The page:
How to Make a Cheap Air Conditioner

What You'll Need
Two 5-gallon buckets
1 box fan
2 yards of burlap
2 pedestals strong enough to hold water-filled buckets, which reach approximately 50 percent of the height of the fan

Air conditioners can be expensive, so if you are on a tight budget, you may want to learn how to make your own cheap air conditioner. Below are instructions on how to take (mostly) common household parts, and turn them into a device—albeit, not the best looking machine— that is sure to cool you off on hot summer days.

Step 1: Set up the Buckets

First, you’ll need to set up your buckets on your pedestals, flanking one or the other side of the fan; adjacent to the fan, yet not touching it. For your stands, you might consider using decorative bricks. If you don’t have decorative bricks, however, anything you have around the house that can hold the water’s weight, will do.

Step 2: Fill your Buckets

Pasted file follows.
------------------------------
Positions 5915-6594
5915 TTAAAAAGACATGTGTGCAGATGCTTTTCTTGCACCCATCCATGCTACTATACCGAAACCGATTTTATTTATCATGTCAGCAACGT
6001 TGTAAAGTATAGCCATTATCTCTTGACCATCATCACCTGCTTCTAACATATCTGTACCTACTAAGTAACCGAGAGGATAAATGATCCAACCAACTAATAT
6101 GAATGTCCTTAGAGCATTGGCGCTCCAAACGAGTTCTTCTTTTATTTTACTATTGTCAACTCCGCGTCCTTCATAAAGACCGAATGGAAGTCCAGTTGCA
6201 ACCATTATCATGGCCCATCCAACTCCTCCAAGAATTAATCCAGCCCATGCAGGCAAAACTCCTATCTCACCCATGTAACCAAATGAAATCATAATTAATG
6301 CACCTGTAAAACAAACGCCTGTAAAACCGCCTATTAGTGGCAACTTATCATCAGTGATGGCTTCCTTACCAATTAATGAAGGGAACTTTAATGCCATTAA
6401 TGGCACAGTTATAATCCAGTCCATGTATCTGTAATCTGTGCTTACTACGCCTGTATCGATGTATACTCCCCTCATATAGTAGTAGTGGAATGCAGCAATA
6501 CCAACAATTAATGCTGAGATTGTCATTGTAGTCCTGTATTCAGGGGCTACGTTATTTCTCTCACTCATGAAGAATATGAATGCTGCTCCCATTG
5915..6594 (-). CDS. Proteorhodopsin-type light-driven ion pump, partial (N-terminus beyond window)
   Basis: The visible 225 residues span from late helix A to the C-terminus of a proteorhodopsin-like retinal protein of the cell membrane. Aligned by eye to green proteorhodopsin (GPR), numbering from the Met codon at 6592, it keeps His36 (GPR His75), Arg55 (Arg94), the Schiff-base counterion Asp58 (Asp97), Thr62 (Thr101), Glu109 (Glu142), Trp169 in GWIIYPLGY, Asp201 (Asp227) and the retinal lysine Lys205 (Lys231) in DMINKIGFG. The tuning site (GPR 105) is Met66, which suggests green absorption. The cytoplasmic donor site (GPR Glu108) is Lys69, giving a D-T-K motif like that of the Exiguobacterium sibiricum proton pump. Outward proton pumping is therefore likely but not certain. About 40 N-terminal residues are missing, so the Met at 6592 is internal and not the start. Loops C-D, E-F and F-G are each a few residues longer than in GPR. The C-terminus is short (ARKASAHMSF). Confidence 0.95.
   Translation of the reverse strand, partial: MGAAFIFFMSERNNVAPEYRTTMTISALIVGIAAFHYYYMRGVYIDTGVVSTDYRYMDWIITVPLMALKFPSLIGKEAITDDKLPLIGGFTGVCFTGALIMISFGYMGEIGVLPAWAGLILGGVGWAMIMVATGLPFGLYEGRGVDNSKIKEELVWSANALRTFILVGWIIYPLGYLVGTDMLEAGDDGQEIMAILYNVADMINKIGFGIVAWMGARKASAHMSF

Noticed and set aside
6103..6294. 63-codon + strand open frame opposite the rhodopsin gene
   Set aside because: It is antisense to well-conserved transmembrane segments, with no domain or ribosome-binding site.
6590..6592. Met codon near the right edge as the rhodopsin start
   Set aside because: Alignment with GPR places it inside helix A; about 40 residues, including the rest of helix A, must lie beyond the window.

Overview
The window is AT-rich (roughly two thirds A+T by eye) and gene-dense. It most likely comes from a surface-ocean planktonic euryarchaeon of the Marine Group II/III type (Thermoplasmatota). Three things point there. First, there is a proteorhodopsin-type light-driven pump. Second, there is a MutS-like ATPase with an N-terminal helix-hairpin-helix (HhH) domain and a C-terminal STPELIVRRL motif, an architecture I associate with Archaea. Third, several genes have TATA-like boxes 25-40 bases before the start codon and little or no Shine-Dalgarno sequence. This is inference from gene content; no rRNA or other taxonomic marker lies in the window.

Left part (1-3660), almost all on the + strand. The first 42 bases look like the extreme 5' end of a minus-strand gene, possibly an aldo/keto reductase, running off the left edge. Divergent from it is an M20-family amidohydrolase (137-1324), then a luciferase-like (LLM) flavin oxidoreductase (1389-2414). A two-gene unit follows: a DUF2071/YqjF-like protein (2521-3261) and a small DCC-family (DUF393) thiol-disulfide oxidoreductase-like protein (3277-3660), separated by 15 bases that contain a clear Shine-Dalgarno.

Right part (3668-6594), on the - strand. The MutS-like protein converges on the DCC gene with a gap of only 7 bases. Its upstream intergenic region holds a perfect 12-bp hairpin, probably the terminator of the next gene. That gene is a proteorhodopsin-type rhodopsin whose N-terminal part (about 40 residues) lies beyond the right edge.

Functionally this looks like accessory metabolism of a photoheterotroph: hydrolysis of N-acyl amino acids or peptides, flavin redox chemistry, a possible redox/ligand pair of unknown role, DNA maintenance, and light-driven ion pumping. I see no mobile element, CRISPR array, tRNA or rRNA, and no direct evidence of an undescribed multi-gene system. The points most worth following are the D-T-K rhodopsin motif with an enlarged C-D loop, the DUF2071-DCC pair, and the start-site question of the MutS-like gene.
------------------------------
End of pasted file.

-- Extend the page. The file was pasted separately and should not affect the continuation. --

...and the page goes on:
Next, you’ll want to put water in your buckets until they are about 3/4. After that, put burlap edges into each bucket and pull the material across the fan’s front. Let it stay like that for a few minutes, and then switch the fan on, with it facing into the room. However, never put burlap over the back of the fan because it may force the fan to work too hard taking in air. It can also lead to the fan burning out.

Step 3: Watch It Work

After assembled, this swamp cooler functions as follows: The burlap takes in the water, and quickly gets water-soaked. When the air from the fan filters through the burlap’s loose fabric, the cool air and water are pushed into the room and drive out the heat. To keep it working, you’ll need to keep an eye on the water levels in the buckets as water will evaporate in the process.

Step 4: Words of Advice

If you put a couple drops of scented oil (e.g., lavender) into the water, a fresh fragrance will circulate through your home. Also, if you throw in some ice, the unit will work even better.

Step 5: A few Words of Warning

Don't operate or hold this machine it in any manner if your hands are wet. If you do so, you may get shocked severely. Additionally, make certain the burlap is only over the fan’s front, not above it or on its back, for the same reason—to avoid electrical shock.

Granted, this homemade instrument might not look pretty. But if you cannot afford a store-bought air conditioner, this simple device can cool of your house during even the hottest summer days. Not only is it functional, but it will only cost about $30 to construct and will uses cost electricity than your kitchen microwave.